Many knee pain “treatments” focus on fixing the symptoms of knee problems rather than the cause. When only the symptoms are treated, your knee problems will likely return or worsen.
Talk to you about your Knee issues
Our top-rated physical therapists collect information from the initial appointment to determine and fix the cause of your knee pain. This cause-based approach will prevent reoccurring pain and promote happy, healthy knees.
Many patients try treatments such as heat/cold packs, medications, rest, or surgery prior to visiting a physical therapist near you. Often, these treatments are not sufficient in healing the knee injury since they typically don’t fix the cause of the injury.
Your McHenry physical therapist can provide you with a solution that prevents knee problems from reoccurring.
Your physical therapist may ask some of the following questions:
- Do you exercise or play sports?
- Was the pain caused by an injury?
- Do you experience any swelling, instability or locking of the knee?
- Are you experiencing symptoms in other areas, or just in your knee?
- Have you ever had knee pain before? If so, do you know what the cause was?
Movements and Stretching
Your physical therapist will guide you through movements and stretches that test your range of motion. Pain-causing knee stiffness is often due to poor range of motion in the knee or other areas in the body.
Functional and muscular strength tests reveal how well you can physically function with your injury. You will perform various types of physical activities during these tests.
One way that your physical therapist may test your strength is to have you push inwards or outwards with your leg into his or her hands.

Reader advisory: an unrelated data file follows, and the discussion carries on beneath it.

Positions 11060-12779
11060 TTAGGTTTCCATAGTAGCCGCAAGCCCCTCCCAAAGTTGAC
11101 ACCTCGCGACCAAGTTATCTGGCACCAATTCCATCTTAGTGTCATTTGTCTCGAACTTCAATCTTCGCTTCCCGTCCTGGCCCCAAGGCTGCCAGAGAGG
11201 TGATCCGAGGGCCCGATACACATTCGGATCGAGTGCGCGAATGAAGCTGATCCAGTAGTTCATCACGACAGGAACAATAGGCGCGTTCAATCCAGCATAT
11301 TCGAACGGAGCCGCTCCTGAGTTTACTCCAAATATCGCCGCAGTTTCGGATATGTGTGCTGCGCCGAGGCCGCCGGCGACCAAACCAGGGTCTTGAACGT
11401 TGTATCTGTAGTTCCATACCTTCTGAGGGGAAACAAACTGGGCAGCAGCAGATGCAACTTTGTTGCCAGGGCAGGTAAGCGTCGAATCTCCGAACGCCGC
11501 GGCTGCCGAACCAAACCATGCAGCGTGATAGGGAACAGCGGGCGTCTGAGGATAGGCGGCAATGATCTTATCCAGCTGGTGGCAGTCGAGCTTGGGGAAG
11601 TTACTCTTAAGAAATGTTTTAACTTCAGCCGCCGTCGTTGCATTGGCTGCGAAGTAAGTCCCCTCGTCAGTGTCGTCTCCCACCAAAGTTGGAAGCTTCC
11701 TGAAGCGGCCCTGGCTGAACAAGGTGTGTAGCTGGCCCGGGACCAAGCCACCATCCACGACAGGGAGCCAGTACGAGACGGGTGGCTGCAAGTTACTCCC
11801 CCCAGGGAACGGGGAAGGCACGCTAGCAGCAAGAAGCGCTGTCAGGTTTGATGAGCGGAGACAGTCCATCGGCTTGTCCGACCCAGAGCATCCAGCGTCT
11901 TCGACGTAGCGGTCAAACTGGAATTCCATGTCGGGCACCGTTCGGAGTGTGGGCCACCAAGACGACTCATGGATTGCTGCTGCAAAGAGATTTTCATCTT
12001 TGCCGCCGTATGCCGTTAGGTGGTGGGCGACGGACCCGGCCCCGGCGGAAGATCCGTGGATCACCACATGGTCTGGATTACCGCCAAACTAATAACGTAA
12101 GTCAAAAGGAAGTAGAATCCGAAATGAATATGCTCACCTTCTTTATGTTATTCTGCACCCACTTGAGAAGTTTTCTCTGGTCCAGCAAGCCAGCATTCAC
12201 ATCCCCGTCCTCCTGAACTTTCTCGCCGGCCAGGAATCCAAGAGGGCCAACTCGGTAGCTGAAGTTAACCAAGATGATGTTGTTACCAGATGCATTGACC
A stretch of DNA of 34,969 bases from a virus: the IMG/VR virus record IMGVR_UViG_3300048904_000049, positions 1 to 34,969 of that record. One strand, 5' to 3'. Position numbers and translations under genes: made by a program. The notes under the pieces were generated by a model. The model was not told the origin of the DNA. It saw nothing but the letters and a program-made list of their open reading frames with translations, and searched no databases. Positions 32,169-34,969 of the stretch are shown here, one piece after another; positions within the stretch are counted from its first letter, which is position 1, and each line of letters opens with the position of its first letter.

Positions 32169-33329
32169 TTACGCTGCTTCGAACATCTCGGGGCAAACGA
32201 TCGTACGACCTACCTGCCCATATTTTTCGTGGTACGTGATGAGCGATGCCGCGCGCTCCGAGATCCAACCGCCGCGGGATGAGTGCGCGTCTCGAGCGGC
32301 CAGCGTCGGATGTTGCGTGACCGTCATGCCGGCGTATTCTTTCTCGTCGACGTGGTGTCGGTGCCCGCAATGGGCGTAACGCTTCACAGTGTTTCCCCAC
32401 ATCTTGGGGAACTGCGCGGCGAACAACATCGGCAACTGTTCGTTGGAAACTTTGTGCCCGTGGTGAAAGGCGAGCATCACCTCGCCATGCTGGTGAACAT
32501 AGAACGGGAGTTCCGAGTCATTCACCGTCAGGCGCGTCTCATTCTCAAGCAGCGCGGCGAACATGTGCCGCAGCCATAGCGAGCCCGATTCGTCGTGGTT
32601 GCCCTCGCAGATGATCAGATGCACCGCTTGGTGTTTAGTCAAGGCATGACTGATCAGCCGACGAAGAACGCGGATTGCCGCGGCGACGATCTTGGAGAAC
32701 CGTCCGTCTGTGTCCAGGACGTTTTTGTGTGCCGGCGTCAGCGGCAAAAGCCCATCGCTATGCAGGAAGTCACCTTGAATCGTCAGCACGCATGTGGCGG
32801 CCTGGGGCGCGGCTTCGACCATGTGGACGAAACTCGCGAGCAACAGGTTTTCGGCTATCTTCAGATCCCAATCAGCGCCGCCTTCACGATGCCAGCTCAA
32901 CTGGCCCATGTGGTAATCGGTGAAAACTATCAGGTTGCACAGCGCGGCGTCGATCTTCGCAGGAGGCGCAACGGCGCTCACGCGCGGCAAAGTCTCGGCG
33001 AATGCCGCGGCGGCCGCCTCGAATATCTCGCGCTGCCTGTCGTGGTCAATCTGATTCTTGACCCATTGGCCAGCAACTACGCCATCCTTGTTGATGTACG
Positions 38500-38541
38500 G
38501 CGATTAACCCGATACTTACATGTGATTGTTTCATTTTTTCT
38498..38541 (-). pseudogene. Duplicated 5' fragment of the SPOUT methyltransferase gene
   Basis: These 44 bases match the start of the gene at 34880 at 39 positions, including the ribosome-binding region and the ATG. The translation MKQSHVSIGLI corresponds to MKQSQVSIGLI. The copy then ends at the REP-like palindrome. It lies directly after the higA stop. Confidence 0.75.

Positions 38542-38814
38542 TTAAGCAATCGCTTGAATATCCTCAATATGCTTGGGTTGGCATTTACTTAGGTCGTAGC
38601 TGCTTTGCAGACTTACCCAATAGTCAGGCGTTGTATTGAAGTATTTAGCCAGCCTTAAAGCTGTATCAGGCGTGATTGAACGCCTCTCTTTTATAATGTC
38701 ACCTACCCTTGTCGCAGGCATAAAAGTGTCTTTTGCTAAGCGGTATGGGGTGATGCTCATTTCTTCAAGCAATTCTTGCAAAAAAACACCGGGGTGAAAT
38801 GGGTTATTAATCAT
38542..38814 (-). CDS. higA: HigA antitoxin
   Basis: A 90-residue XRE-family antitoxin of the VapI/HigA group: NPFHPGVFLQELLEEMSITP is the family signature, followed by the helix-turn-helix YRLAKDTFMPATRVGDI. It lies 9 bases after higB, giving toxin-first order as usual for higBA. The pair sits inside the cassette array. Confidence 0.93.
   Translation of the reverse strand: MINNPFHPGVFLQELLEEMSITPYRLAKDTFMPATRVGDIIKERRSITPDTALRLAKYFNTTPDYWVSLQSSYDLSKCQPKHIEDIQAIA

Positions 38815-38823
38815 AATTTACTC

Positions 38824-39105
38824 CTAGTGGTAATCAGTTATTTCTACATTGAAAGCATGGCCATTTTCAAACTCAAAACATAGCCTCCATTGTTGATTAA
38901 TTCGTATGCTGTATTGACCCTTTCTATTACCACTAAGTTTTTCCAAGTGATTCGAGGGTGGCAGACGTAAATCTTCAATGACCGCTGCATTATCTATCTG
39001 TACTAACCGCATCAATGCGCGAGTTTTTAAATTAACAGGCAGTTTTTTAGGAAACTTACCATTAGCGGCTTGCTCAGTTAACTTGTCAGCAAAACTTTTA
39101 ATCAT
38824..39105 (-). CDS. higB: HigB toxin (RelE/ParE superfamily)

You will perform functional and muscular strength tests during the initial visit and routinely throughout your physical therapy program to assess the progression of healing.
Your physical therapist will use information from the initial questions and tests along with her observations to accurately detect the cause of your knee condition.
Often, knee conditions are not caused directly by injury in the knees themselves, but from issues in other parts of the body (such as poor mobility in the feet/ankles or weak muscles in the hips). This fact makes it tricky for non-physical therapists to diagnose and treat knee conditions.
Physical therapy may help your knee pain, depending on what has caused it and what part of your knee hurts. A McHenry physical therapist can provide advice on our services tailored to your individual situation.
Physical Therapy Treatment Options
Treatments your physical therapist may suggest include:
- a programme of exercises tailored to your particular needs – depending on what’s causing your knee pain, this may need to last for a while
- taping of the kneecap – this involves applying adhesive tape over the kneecap to change the way your kneecap sits or moves
- knee braces – you can buy these from sports shops, chemists and online retailers, but they’re not suitable for everyone or for all knee problems.
If tight muscles are the cause of your knee condition, the most advanced physical therapists can perform myofascial release, which is a special manual technique that breaks up the muscle tissues to reduce tightness and pain.
Sometimes, patients need proper education on how to squat, walk, and exercise properly, and which types of shoes they should and shouldn’t wear. Physical therapists will share their knowledge to help patients recover sooner.
Contact a McHenry Physical Therapist about Knee Pain
Contacting a physical therapist is the best way to treat most knee injuries.
Physical therapy for knee pain is considered a first-line treatment for many knee conditions because it can help prevent unnecessary surgeries, medications, and invasive treatments.
Physical therapy for the knees can quickly alleviate pain and provide lasting benefits that other treatments can’t offer. Patients will leave with stronger, more flexible, and mobile knees that are less prone to reinjury.
Fill out the form below or give us a call to get back to living pain-free.
McHenry Knee Pain Treatment Patient Review
Red Rock Physical Therapy is a gem tucked away in McHenry. The staff is knowledgeable and friendly. They are willing to work with your schedule to get you in to receive care. They are concerned with your well being and safety. I recommend them to anyone needing physical therapy.Shawn Smosna
Rating: 5/5 ⭐⭐⭐⭐⭐
Client: Shawn Smosna